The Masters Review Anthology Vol. XII Available Now!

April 4, 2024

Volume XII of our annual anthology is now available for purchase at, Barnes & Noble, and Amazon! Be sure to order your copy of this new anthology, with stories and essays selected by Toni Jensen, and then submit your own work to our Best Emerging Writers anthology—volume XIII of our favorite project. You can find all the details for the contest here or order Volume XII at the links here. As a bonus, we’re sharing Toni Jensen’s introduction to Volume XII below!


When I teach creative writing courses or do editorial work, like judging, for journals and anthologies, I’m often asked what I’m looking for in a short story or an essay. The person presumably seeks an indication of aesthetics, tastes, preferences in subject matter. I’ve given the matter a fair amount of thought, then, but I return, each time, to a fairly simple answer, one I’m sure makes me seem difficult or mercurial. My answer is: surprise me.

It’s my best, genuine response to the question of what draws me to stories, what I value in essays, what moves me the most while reading in any genre, the element of surprise. The stories and essays I’ve chosen to be included in this year’s anthology of The Masters Review all do this—offer surprise upon surprise—in language and imagery, in narrative and voice. Each of the ten pieces in this anthology elicits a sense of surprise or wonder, a giggle or gasp. Each tells a complete and riveting story. Each has mastered the art of pushing its characters and language away from the expected or mundane.

Yet life’s mundanity is explored in these pieces as often as is the extraordinary. There’s a trick to doing this, of course, making common or collectively held experiences both familiar and strange. All the pieces in this anthology offer us this dual gift of recognition and surprise.

In some of these stories, the elements of surprise are multitiered or layered. In “The Wedding Dress,” a bride redefines the rituals of the night before a wedding, and the surprises come through both the language and the plot. In “The Swan,” the delicate balancing of the conflict during two teenagers’ budding friendship offers a surprise when the plot takes a turn, and the tensions also build throughout the story through the place descriptions and other fine details. “An Afternoon at the Edge of the World” features wonderful strangeness in its location, but the emotional layers of the story offer additional surprises. In “Beyond Reproach,” situational conflict provides surprises, but also throughout the story, the decisions of the middle class, middle-aged characters surprise both readers and themselves. “Sow” offers a narrative that uses evocative language alongside the act of growing plants to stand in for so many other complexities of emotion and relationship. “Spider Tim” combines a strong and startling narrative voice and a fascinating setting to move readers toward an unexpected emotional turn.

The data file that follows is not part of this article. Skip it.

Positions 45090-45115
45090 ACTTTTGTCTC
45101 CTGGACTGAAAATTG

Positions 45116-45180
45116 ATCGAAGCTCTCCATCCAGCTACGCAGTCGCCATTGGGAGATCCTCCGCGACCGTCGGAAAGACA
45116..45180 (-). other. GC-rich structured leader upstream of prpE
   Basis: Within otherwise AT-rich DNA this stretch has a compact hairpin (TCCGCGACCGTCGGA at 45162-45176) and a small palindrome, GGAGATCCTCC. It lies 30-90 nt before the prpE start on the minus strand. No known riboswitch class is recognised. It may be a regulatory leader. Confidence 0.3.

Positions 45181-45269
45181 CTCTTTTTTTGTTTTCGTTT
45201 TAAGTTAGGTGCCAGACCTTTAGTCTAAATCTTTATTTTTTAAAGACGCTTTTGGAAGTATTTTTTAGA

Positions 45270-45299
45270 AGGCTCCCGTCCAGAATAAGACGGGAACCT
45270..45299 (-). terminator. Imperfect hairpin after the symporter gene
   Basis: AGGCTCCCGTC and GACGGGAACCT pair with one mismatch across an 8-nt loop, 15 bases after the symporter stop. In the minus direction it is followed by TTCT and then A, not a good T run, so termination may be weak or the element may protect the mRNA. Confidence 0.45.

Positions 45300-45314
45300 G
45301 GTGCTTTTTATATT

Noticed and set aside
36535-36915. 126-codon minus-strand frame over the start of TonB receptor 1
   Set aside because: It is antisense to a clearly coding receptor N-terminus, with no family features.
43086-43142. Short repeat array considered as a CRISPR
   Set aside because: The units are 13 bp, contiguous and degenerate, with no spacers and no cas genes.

It’s often the emotional turn at the end of a story that provides the largest surprise. In some of these stories, the elements of surprise are woven throughout expertly so that the ending provides the rare pleasure of an inevitable surprise. “Young Again” is one such story, focusing on the relationship between a teenager and his grandfather. “Model Home” is another, providing an unexpected unfolding of an affair. In “Good Daughter,” a farmer’s daughter cares for ill family members and must decide what kind of life she wants for herself. “Stillborn” puts forward the story of a family working the peppermint fields, and the main character’s language at the end of the story is what provides the compelling turn toward surprise.

I enjoyed reading all the submissions for this year’s Masters Review anthology, so picking these ten was an enjoyable but also difficult task. The ten stories and essays offered here hold a wide range of subject matter and place, characters’ voices, and conflict upon conflict. They also all use language impeccably. They will surprise you in all the best ways.

Toni Jensen


Order your copy of The Masters Review Volume XII today!


At The Masters Review, our mission is to support emerging writers. We only accept submissions from writers who can benefit from a larger platform: typically, writers without published novels or story collections or with low circulation. We publish fiction and nonfiction online year-round and put out an annual anthology of the ten best emerging writers in the country, judged by an expert in the field. We publish craft essays, interviews and book reviews and hold workshops that connect emerging and established writers.

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